“Now that you don’t have to be good, you can be free.” Magic Lessons with Elizabeth Gilbert ep. 209


I heard this quote for the first time the other day, and it has been ringing through my mind ever since. It reminded me of a conversation I had a few months ago with a student. We were talking about the idea of “good” and “bad” when it comes to horses and horse training. For years I have rejected the idea of a horse being “bad”; a horse might be acting out in a way we do not like, their behavior may even be dangerous, but none of this makes them a “bad” horse… it limits our understanding to even see it as “bad” behavior. When we look at behavior as being simply “bad”, we often blind ourselves from seeing the greater picture. When we label something as “bad”, we forget to ask the question “why?”
Why is this behavior coming up?
What is the horse trying to express?
What do I need to understand right now?

When we label a horse or her actions as “bad”, we mute her voice and cut off any real communication and understanding between horse and human. I believe if we want to develop deep communication and create a profound connection between horse and human, then we much strive for understanding. To truly understand, one must listen. Because of this, I don’t think the idea of “bad” really has a place in horsemanship. It is far more productive to look behind the label and see the real meaning.

But what about “good”?
If we are striving to divert from such black and white thinking as with the notion of “bad”, what does that mean for it’s counter part “good”? Is “good” a limitation, keeping us from true understanding the way that “bad” does? Is there more hiding behind it that we can’t see?
This was the conversation I was engaged in months back. It left me pondering.

“Now that you don’t have to be good, you can be free.”…

When I heard this quote, I immediately resonated with it.
We as humans put so much pressure on ourselves to be “good”. Sometimes we feel like we cannot start a project or create something new because we are afraid it won’t be “good enough”… but really this thought only limits us and our potential to do amazing things. We may want to dive into a new hobby we were always interested in but never felt we had the “know-how” to begin. Maybe we want to expand our business or start a new project but don’t feel we can until we know 100% what we are doing and feel we can make it “perfect”.
We feel (maybe incorrectly) that we need to be “good” before we can create.
We need to be “good” before we can explore.
However, many of us may never feel we are “good enough”, and so we hold ourselves back from even attempting to reach for our dreams. We play it safe out of worry that we wont be “good”. Think of how many opportunities we may miss out on because of this ideology… this fear.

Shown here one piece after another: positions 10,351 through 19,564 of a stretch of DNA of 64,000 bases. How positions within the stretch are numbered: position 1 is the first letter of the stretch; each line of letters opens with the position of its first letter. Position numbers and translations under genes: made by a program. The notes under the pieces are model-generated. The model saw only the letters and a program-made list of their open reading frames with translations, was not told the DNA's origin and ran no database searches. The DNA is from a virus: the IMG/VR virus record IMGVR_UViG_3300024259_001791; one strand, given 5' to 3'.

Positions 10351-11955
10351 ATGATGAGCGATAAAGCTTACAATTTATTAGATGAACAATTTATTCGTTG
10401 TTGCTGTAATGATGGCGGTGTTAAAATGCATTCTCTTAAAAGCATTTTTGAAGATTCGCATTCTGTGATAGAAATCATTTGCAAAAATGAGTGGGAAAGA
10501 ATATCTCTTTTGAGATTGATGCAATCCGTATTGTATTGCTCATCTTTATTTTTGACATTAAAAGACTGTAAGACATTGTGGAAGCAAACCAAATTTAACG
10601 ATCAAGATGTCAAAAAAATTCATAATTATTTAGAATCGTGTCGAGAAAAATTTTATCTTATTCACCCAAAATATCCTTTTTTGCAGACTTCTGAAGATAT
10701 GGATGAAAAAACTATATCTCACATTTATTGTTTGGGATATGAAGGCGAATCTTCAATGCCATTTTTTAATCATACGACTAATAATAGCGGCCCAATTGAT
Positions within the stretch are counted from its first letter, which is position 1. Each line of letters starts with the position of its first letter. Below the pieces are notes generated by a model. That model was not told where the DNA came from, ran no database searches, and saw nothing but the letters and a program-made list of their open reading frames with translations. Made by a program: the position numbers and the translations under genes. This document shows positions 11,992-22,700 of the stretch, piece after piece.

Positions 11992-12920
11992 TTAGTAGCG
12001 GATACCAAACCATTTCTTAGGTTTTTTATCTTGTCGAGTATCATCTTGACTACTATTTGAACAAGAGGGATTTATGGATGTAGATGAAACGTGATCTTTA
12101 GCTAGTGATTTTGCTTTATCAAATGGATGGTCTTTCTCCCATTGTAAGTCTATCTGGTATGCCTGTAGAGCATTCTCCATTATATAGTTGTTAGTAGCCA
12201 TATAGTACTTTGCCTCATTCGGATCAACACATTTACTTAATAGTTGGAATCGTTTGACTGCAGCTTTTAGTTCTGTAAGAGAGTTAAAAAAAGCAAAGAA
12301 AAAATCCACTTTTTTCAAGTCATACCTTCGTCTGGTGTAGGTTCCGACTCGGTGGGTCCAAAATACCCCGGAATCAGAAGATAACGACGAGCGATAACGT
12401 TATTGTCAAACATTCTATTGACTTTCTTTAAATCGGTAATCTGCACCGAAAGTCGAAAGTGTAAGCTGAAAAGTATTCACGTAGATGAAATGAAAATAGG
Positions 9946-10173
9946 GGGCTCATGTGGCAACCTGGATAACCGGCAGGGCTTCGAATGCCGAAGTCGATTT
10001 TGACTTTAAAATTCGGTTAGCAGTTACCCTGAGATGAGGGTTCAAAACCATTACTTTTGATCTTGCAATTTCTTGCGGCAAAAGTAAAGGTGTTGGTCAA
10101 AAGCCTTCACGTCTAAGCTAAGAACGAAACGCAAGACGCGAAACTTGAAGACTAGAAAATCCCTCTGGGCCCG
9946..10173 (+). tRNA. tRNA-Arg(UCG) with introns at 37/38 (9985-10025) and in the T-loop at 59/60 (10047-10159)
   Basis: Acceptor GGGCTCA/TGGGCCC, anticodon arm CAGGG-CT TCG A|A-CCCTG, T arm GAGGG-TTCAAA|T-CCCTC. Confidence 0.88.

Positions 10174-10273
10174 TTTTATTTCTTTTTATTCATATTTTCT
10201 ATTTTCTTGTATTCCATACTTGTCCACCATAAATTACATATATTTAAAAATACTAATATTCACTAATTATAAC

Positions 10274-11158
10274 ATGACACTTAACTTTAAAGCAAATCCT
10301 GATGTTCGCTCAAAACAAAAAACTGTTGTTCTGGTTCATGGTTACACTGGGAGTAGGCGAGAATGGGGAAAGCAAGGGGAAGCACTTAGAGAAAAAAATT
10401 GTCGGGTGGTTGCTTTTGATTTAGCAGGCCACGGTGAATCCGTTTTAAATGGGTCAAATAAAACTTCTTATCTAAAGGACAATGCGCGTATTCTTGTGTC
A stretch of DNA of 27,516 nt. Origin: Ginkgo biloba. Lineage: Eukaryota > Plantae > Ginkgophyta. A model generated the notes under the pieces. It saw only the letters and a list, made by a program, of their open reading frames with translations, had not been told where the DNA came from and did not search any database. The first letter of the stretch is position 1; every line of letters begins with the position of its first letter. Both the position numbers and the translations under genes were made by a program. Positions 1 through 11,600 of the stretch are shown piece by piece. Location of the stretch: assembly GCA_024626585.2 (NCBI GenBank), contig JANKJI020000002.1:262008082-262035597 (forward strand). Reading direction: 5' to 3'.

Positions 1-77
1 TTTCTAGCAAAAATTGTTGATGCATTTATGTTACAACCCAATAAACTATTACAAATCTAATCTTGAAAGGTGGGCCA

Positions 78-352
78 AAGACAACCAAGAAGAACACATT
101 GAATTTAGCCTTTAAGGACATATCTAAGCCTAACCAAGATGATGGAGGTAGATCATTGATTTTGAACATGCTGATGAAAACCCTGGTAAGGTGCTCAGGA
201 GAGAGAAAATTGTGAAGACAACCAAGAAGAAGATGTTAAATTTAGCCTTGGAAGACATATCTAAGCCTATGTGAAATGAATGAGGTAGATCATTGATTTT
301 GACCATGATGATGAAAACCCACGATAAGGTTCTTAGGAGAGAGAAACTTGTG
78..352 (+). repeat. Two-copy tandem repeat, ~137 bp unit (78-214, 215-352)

When we stop limiting ourselves with the idea being “good”, we may feel free enough to actually try the things we are interested – to finally take that leap from “potential” to acting on our dreams. We are so caught up in being “perfect” (a trap – an idea we will never be able to attain) we often stop ourselves from actually producing or creating or acting on the projects we are passionate about. They never feel good enough to release, or perhaps, we never feel good enough to even start.

The funny thing is that to become truly “good” at something, we need practice, and if we are too afraid to start, we never get the chance to see how “good” we could be. The concept cuts us off at the knees – stops us before we even begin. Perhaps this idea of “good” or “bad” is just too limiting… perhaps what we really need to express ourselves as humans – to be who we truly are without fear- is to be free.

I have certainly felt hindered by the need to be “good” or “perfect”, and it has kept me from acting on my dreams. I have felt trapped by the need to be “good” before even beginning the process of reaching for my goals. Perhaps I didn’t feel ready – perhaps I didn’t feel equipped – perhaps I didn’t feel good enough yet… All these critiques in my head kept me from action – kept me from going out there and actually doing it – kept me from actually working towards (or perhaps I should say “playing towards”) my dreams!

You can plan all you want, dream all you want, but if you wait until you feel perfect and ready and “good”, you may never actually act on your potential. If I had needed to be “good” at liberty horsemanship before going in and exploring with Annie (having absolutely no freaking clue what I was doing) I would have never found this “horsemanship” I love so much… I would have never found this calling of mine or this way of life. I am so so grateful that I felt free enough to explore with her without any expectation or need to be “good”. It opened up all the possibilities! Thank God I let us off the hook of needing to be “good” because, if you have read our story, you know that it was finally when I let go of all expectations and accepted the fact that we may never be “good” that everything changed. That was the moment Annie opened back up to me and began to teach me the ways of the horse – Liberty, as we call it now.